Albert Poe knew best where to lay his traps on St. George Island for meat and skins. He knew where the crabs were in the summer and oysters in the winter. He knew when and where he could dig a mess of piss clams, if anyone should want them.
He knew when the fish were in and where they would school. He saw the first osprey arrive every year and the first martin. He knew the day their young ones flew and the day they left.
He knew when it would rain to harm a day’s work and when it would only hinder.
He read the newspaper aloud in the island’s store. He explained to his neighbors what came above their scrawled legal signatures.
He died in the state mental institute. Vitamin deficiencies, his daughter said with a shrug.
A framed, black and white photograph of Albert Poe, skinning something spread across newspaper upon a kitchen table, sits on my husband’s dresser. He is an older man in the photograph. Not too old. He is smiling a small, nice smile. He looks nice.
His daughter called him Daddy to her last breath. Her youngest son is his embodiment. So goes the talk. So grows the legend.
Legends were easily made on the Chesapeake Bay, filled, as it was, with lone fishermen upon emptying seas. Watermen are the last true hunters of the continent. Those few remaining were sons of women who in the 1960s still ordered chicks through the Sears & Roebuck Catalogue to hatch the egg money that ran their households between seasons.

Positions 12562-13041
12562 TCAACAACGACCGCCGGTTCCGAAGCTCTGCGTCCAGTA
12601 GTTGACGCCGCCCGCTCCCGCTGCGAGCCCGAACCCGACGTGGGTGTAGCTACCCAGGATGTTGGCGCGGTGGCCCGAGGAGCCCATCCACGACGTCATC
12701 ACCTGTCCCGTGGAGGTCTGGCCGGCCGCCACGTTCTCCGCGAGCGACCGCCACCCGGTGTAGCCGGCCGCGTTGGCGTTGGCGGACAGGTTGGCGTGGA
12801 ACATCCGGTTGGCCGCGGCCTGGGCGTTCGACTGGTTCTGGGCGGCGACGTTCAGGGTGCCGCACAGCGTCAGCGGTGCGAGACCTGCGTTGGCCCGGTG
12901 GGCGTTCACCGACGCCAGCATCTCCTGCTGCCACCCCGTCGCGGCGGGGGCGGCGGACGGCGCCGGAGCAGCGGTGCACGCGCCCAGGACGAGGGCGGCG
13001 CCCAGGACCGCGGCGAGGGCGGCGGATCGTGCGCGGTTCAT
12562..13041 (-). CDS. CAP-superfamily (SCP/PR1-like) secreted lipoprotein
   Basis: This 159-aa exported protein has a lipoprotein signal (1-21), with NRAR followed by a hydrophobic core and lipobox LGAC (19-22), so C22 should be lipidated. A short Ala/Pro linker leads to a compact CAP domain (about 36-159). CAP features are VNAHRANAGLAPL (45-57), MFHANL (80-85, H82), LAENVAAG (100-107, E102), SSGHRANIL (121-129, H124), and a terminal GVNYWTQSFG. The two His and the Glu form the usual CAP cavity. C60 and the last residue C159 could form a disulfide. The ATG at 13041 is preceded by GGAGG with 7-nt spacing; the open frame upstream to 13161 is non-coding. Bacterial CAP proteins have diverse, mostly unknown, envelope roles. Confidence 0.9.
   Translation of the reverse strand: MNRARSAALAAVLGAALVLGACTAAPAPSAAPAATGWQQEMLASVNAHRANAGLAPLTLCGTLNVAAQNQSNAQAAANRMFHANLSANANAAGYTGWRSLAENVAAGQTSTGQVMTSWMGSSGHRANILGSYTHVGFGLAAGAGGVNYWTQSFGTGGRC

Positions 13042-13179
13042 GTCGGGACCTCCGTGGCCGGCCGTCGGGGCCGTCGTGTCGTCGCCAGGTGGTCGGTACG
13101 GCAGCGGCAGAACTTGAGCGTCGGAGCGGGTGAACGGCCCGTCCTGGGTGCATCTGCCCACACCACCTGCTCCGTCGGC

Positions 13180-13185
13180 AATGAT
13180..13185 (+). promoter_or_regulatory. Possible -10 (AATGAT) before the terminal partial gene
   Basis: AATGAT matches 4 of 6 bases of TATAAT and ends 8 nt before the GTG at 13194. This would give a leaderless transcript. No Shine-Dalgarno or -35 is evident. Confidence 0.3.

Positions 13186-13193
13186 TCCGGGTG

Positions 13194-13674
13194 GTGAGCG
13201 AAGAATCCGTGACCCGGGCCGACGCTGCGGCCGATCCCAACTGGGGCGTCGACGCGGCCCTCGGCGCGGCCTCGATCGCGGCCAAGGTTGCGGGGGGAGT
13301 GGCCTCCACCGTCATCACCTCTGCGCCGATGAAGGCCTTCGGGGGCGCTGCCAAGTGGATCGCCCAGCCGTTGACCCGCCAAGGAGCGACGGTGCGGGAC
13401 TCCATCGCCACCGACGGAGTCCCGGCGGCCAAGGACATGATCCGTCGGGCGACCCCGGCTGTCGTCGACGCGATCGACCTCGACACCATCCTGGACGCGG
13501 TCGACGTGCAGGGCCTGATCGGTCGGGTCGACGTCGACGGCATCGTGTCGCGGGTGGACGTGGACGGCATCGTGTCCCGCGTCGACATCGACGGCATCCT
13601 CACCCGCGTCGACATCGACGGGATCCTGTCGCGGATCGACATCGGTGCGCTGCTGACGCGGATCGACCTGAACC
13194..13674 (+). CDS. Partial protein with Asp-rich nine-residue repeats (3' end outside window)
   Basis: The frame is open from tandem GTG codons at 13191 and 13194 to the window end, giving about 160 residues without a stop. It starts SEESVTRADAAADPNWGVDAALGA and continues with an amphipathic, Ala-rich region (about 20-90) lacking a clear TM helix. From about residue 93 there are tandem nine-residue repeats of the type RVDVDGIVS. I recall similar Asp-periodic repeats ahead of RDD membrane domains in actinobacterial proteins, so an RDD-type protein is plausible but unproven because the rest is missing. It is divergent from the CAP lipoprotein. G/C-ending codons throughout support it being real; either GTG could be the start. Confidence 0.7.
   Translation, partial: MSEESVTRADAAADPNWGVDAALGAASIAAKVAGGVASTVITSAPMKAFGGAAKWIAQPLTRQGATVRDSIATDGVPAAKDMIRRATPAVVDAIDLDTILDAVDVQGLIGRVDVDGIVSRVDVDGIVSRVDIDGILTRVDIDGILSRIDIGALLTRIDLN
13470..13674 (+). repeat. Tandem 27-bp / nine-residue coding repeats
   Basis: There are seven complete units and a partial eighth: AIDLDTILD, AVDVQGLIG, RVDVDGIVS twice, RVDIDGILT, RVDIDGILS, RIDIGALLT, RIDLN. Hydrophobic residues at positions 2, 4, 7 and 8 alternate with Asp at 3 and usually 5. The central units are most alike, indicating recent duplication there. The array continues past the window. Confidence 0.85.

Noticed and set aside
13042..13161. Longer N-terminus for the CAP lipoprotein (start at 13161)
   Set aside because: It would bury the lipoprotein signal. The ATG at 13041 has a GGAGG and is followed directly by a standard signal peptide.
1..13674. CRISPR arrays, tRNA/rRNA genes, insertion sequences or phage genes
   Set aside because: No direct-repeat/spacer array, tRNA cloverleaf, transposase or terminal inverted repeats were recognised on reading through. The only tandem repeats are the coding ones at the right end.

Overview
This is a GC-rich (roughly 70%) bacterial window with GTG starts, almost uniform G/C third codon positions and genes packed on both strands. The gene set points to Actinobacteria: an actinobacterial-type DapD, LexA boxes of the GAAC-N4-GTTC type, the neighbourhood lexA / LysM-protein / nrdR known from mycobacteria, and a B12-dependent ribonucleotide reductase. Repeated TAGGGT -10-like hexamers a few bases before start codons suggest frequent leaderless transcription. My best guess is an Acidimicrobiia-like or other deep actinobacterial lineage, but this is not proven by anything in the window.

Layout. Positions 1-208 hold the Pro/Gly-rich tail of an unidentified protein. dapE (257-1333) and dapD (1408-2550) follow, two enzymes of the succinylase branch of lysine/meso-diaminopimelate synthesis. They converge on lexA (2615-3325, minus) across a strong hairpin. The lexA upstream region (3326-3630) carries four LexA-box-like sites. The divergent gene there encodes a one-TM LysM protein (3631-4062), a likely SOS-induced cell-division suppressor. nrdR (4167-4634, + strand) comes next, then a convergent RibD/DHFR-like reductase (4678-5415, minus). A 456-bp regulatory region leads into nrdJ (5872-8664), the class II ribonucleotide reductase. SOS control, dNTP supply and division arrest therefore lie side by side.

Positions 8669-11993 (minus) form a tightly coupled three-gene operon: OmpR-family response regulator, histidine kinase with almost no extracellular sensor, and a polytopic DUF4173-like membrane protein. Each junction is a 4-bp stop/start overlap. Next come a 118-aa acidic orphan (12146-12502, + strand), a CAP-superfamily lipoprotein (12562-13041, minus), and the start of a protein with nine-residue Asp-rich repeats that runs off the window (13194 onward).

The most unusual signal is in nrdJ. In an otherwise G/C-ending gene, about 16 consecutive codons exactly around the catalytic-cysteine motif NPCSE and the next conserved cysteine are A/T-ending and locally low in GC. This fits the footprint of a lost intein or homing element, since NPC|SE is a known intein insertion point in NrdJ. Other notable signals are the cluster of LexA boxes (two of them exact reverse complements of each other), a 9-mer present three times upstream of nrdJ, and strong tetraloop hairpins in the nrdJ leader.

When their mothers were girls, at least on the Chesapeake’s islands, laundry was carried by boat to the nearest mainland high enough above sea level for hand-dug wells to reach freshwater.
In the early 1980s Chesapeake Bay watermen still made plentiful livings from a diminishing wilderness. Cash bulged in their pockets. They were weathered, muscled and independent. If they’d kept up their dental work they made for attractive legends. They still held unquestioned dominion over the water and the shore. They were wily but direct and somehow trustworthy despite the air of piracy that clung a bit to them all.
Their sudden standing in a legislative hearing, their rolling stride up a center aisle quieted the room. One alone could fill a bar with the nearly sexual smell of oily fish and ammonia.
Jackie Russell was the living embodiment of it all. He claims an island lineage from the English no-goods and stow-a-ways traveling beneath the decks of the Catholics who in the early 1600s sailed to the Calvert’s Merrye Lande of tolerance. He makes the claim, and plenty of others, with still a piece of an accent of that long-ago England.
It was mightily picturesque in the waning of 1983 to stumble upon a living legend. It was, in fact, irresistible. And it has dominated everything since.
“I’ve never met a man so popular,” a client gushed 20 years later, trying to charm me into a better cruising rate. “For all the places I’ve traveled and people I’ve known, I tell you, I’ve never met anyone, not anyone, there’s just no one more popular.”
“Yeah,” I tell him, “I know.”